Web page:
Baker begins his talk by describing two reciprocal research problems. The first is how to predict the 3 dimensional structure of a protein from a specific amino acid sequence, while the second is how to determine the amino acid sequence that will generate a new protein designed to have a specific structure. Baker’s lab is addressing the second of these challenges by developing computer programs (such as Rosetta@Home) that calculate the lowest energy, or most likely, structures for differently folded amino acid sequences. Baker explains how his lab can design a new protein structure, not found in nature, and using the computer programs they have developed, determine the amino acid sequence. It is then possible to back translate to the DNA sequence and synthesize the gene that can then be used to make the protein. When the structures of these synthesized proteins are determined by crystallography and compared to the predicted structures of the designed proteins, they are found to overlap very closely, demonstrating that the protein design algorithms work well.
In the second of his talks, Baker tells us how his lab has moved beyond designing new protein structures to designing new protein functions. The first example he describes is the development of an inhibitor of the influenza virus. Baker’s lab designed a protein structure that fits into a highly conserved region of the hemagglutinin protein found on the surface of influenza. Preliminary lab data suggests that this designed protein protects mice from infection with the flu virus. Baker also describes experiments in which proteins were designed to fit together and build multicomponent materials such as nanocages, nanolayers and nanowires.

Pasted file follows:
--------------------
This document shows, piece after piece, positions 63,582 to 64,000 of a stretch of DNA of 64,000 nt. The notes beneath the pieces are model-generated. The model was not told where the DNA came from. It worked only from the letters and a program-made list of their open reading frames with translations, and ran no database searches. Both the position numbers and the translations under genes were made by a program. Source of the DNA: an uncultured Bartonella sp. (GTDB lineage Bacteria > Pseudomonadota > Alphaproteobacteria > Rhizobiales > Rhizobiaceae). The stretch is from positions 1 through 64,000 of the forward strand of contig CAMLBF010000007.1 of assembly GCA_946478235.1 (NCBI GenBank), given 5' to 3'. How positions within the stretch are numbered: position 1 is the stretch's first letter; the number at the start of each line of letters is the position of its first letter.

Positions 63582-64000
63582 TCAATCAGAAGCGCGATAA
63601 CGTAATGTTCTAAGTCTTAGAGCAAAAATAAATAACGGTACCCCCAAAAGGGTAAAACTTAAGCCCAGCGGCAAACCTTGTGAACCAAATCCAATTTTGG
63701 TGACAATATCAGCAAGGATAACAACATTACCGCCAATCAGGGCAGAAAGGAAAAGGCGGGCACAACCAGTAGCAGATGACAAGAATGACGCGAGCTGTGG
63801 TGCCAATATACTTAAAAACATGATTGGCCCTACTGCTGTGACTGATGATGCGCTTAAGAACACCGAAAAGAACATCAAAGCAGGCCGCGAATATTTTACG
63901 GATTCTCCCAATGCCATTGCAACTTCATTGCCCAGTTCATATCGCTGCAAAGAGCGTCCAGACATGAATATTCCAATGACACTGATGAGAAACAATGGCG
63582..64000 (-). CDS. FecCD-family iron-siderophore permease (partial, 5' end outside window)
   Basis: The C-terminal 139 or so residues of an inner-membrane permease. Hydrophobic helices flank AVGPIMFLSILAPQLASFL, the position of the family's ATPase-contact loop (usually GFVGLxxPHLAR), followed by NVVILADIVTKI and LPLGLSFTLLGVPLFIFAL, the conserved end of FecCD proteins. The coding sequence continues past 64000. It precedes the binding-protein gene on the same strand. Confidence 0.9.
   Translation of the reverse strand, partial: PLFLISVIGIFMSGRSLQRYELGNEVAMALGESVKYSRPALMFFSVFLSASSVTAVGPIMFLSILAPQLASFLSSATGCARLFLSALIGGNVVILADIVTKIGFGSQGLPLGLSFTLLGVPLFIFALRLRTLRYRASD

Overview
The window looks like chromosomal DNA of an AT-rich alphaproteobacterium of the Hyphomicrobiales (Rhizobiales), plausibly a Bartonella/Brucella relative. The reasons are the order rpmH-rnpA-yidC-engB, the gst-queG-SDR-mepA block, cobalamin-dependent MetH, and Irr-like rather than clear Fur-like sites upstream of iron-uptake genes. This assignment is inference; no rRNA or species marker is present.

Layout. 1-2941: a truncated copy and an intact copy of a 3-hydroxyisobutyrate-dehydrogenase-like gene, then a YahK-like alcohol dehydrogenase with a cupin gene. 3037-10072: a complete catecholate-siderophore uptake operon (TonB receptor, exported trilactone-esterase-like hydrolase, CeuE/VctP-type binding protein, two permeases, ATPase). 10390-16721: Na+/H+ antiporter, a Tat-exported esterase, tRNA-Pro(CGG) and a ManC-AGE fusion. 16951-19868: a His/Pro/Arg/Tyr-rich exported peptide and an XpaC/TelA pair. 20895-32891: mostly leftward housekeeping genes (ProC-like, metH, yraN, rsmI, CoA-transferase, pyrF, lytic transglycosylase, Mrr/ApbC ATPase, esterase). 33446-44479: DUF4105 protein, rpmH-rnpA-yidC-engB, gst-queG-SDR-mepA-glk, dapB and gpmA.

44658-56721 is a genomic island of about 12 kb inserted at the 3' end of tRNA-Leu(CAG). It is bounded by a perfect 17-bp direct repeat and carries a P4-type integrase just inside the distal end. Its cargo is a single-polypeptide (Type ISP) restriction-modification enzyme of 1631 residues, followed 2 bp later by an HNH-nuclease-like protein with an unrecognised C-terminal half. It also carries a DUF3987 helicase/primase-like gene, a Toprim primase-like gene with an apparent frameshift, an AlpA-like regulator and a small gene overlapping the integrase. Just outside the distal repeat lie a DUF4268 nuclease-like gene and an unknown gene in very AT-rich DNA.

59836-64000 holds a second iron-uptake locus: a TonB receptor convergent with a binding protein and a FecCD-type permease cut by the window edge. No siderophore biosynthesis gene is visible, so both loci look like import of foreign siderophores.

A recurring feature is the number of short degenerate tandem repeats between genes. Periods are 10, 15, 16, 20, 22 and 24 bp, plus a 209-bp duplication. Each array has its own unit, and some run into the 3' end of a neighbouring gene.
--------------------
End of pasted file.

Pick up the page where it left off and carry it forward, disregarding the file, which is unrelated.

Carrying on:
- Duration: 21:21
00:00:08.19 I'm David Baker of the University of Washington,
00:00:11.14 and today I'm going to give you an introduction
00:00:13.09 to protein design.
00:00:16.00 Proteins function
00:00:18.17 by folding to unique native structures,
00:00:21.08 and some representative native structures
00:00:23.00 are shown on this slide.
00:00:25.24 Proteins are encoded in genes
00:00:28.12 in our genomes.
00:00:30.07 Each gene encodes one protein,
00:00:32.05 and the proteins up to these
00:00:34.05 unique native structures
00:00:36.03 in order to carry out their biological function.
00:00:40.04 Native structures of proteins
00:00:42.00 are likely the lowest energy states
00:00:44.17 for the protein sequence,
00:00:47.13 so for each amino acid sequence
00:00:50.17 of a protein
00:00:52.11 their corresponds an energy landscape,
00:00:54.25 of which I've shown a cartoon here,
00:00:57.10 and there are many different possible conformations
00:01:00.01 a protein can have.
00:01:01.29 The native state of a protein
00:01:03.13 is the lowest energy state,
00:01:05.04 what I've shown here.
00:01:08.28 There are two research problems
00:01:10.18 I'm going to describe today.
00:01:12.10 The first problem